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Scientific Theory

Updated on April 27, 2018

Psychoanalytical Review of A Scientific Theory

The Psychoanalytical Theory was founded by Sigmund Freud (1856-1939) that focuses on the mind of the client and addresses childhood events that could be a direct determinant of the behaviors exhibited in adulthood. As stated by Phillip Fenton (2014), “The clinical strategy of analysis, therefore, has been led by Freud’s fundamental rule for the patient: “say what is on your mind.” The analyst’s role is to respond to the patient’s associations, encouraging their evolution and finding patterns from the patient’s associational process. That is to say, the patient is treated like an experiencing subject.” (p. 7). A collaborative case study conducted, further elaborated on the direct cause of behavior patterns and mental health with the state of the interpersonal relationships of the client, “Psychoanalytic theory has always stressed the centrality of interpersonal dynamics to the emergence and maintenance of psychic illness. An important focus of psychodynamic research has consequently been on the identification and description of specific relationship patterns, and their associations with symptomatology.” (Cornelis. 2017). The psychoanalytical theory works on the idea personality is derived from aspects of the unconscious. “According to psychoanalytical theory, dreams, and indeed most aspects of psychological experience, are said to have two levels of content- manifest content and latent content.” (Friedman. 2012). Manifest content being what a person regards, or remembers, in their conscious mind. Whereas, latent content is considered to be the part of the subconscious that has a more hidden underlying meaning.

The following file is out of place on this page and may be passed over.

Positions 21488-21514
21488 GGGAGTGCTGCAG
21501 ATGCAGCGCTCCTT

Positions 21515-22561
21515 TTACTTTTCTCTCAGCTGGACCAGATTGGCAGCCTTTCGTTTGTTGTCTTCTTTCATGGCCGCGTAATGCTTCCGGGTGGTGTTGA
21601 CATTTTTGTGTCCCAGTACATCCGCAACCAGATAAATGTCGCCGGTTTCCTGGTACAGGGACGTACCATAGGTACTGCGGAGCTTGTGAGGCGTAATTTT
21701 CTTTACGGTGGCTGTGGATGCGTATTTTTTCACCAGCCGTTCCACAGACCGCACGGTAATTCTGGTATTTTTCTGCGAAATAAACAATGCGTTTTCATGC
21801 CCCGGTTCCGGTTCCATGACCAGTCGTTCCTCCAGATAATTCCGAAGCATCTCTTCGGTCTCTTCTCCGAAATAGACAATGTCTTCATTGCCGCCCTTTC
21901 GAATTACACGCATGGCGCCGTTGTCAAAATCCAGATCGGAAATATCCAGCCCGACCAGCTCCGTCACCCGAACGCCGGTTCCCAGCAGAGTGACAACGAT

Similarly, to the psychoanalytical theory, the humanistic theory also is attributed to stimulating a person to think of who they are. Both encourage a self-awareness, or self-actualization of the client. The difference being that the psychoanalytical theory focuses mainly on the unconscious and attaches a direct relationship between childhood behaviors and sexual behaviors, whereas, the humanistic theory puts focus on the conscious awareness of the client. According to the Salem Press Encyclopedia of Health, “In humanistic psychology, an existence is one’s irreducible being in a world that is carved out by one’s personal involvements.” (Aanstoos. 2013). Therefore, the psychoanalytical theory is more clinically based, putting emphasis on the clinical concept of identifying the root cause of the inappropriate behaviors, whereas, the humanistic theory deals less with a clinical basis and more with encouraging a heightened awareness. In a report in the Journal Of Humanistic Counseling, Sonia Wichmann states, “Although more research is needed before the universality of autonomy as a psychological human need can be claimed, a growing body of literature suggests that autonomy, when accurately defined, is essential to full functioning and mental health across cultures (Ryan & Deci, 2006). It is important, therefore, for humanistic counselors to encourage autonomy in their clients from all cultural backgrounds.” (Wichmann. 2011).

In retrospect, the psychoanalytical theory works on the basis that external influences, such as how a child was parented, drives the personality, which differs with the humanistic theory in that it works on the premise that internal influences, not external, are the basis for determining personality through self-awareness.


Aanstoos, C. M. (2013). Humanistic psychology. Salem Press Encyclopedia Of Health,

Cornelis, S., Desmet, M., Meganck, R., Cauwe, J., Inslegers, R., Willemsen, J., & ... Vandenbergen, J. (2017). Interactions between obsessional symptoms and interpersonal dynamics: An empirical single case study. Psychoanalytic Psychology, 34(4), 446-460. doi:10.1037/pap0000078

Fenton, P. T. (2014). Psychoanalytic Theory: Perspectives, Techniques and Social Implications. New York: Nova Science Publishers, Inc.

Friedman, Howard S., and Miriam W. Schustack. Personality: Classic Theories and Modern Research. Allyn & Bacon, 2012.

Wichmann, S. S. (2011). Self-Determination Theory: The Importance of Autonomy to Well-Being Across Cultures. Journal Of Humanistic Counseling, 50(1), 16-26.


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